Bio-waste chicken eggshells to store energy



Publication Details

Minakshi, M., Visbal, H., Mitchell, D. R. G. & Fichtner, M. (2018). Bio-waste chicken eggshells to store energy. Dalton Transactions: an international journal of inorganic chemistry, 47 (47), 16828-16834.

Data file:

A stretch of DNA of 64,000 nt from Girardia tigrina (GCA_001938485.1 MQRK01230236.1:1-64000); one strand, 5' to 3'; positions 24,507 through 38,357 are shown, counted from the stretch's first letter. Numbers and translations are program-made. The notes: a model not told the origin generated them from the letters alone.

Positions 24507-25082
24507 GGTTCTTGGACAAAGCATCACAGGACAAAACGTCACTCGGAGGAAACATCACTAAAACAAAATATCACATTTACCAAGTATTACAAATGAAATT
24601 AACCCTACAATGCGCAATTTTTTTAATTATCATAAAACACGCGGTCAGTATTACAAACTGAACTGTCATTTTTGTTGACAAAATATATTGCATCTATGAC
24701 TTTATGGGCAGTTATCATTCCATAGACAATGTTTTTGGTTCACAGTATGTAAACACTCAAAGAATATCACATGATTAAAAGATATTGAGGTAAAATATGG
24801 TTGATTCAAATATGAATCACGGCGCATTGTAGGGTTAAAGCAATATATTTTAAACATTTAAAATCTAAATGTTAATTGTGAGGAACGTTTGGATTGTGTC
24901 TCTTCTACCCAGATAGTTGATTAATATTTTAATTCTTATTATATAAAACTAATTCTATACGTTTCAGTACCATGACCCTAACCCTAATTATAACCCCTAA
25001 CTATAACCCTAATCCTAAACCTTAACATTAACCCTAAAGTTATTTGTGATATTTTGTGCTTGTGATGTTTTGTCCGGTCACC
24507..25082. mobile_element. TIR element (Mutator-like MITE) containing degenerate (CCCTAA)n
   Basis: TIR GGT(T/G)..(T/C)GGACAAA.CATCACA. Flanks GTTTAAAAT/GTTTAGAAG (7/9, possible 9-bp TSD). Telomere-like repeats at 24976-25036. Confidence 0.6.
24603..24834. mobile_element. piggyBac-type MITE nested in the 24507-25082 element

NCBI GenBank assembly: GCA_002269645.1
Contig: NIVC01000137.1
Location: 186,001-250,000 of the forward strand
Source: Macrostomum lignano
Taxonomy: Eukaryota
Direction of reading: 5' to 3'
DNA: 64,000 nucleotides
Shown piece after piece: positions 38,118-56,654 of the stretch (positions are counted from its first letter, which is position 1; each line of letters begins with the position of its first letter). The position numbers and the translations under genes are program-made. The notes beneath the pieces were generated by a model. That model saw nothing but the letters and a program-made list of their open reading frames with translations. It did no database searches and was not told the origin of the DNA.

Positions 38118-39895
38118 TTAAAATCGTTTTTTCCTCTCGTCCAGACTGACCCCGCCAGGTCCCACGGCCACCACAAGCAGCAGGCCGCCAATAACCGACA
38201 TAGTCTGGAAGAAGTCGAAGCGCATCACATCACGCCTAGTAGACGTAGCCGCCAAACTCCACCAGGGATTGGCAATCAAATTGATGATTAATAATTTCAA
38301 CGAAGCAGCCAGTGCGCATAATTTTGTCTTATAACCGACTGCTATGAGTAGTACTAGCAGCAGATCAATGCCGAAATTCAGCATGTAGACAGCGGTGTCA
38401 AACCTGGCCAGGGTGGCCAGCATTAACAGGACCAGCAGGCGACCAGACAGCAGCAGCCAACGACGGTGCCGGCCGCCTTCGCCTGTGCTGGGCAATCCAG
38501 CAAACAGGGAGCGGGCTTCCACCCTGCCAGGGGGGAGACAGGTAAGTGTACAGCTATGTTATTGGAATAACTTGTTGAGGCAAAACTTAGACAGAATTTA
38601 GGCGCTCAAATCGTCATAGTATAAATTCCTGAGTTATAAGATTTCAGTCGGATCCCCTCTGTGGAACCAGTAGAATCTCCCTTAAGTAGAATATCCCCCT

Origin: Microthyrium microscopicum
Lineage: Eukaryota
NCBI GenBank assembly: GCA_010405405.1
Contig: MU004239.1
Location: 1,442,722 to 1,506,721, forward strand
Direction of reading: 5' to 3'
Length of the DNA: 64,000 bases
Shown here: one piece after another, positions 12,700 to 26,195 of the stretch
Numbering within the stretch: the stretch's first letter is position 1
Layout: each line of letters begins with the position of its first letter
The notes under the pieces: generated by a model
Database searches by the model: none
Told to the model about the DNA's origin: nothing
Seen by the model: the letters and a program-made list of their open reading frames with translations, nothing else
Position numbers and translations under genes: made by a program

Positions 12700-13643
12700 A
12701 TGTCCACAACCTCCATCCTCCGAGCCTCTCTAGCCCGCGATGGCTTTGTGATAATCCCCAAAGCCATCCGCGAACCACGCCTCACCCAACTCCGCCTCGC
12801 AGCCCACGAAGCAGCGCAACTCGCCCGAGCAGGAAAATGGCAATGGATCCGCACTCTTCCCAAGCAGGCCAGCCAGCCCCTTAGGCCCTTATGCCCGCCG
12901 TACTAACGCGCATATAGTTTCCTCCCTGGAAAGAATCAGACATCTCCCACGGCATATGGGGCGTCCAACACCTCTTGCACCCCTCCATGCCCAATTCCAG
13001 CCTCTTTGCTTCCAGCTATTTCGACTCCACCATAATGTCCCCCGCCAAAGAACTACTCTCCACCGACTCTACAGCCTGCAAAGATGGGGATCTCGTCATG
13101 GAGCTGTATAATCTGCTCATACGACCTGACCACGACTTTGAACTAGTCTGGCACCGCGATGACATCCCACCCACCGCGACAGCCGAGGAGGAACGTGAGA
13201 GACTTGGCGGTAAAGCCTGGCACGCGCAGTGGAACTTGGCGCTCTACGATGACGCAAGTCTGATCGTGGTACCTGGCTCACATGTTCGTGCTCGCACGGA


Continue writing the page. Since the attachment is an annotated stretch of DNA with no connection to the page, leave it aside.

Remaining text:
Bio-waste in the form of chicken eggshells, which contain high amounts of calcium carbonate (CaCO3), is used to store energy. The fine eggshell powders are used as an electrode against a metallic lithium anode in a non-aqueous electrolyte. The initial discharge capacitance of the eggshell system was found to be 232 F g−1, while the reversible capacitance was 120 F g−1. Thereon, the cell maintained an excellent capacitance retention of 92% over 1000 cycles. The electrochemical performance obtained is comparable to that of commercially available classical activated carbon (AC) material. CaCO3 showed a non-faradaic behaviour and the shape of the electrochemical curves resembles that of the AC electrode. The preliminary findings suggest that CaCO3 from eggshells can be used as the electrode in Li-ion capacitors to store and release charges effectively over a wide electrochemical stability window of 4 V. Using chicken eggshells in this manner not only reduces the amount of bio-waste, but also adds considerable value. A detailed understanding of the electrochemical and physical behaviour of the material is needed in order to improve its performance and to enable its widespread use.

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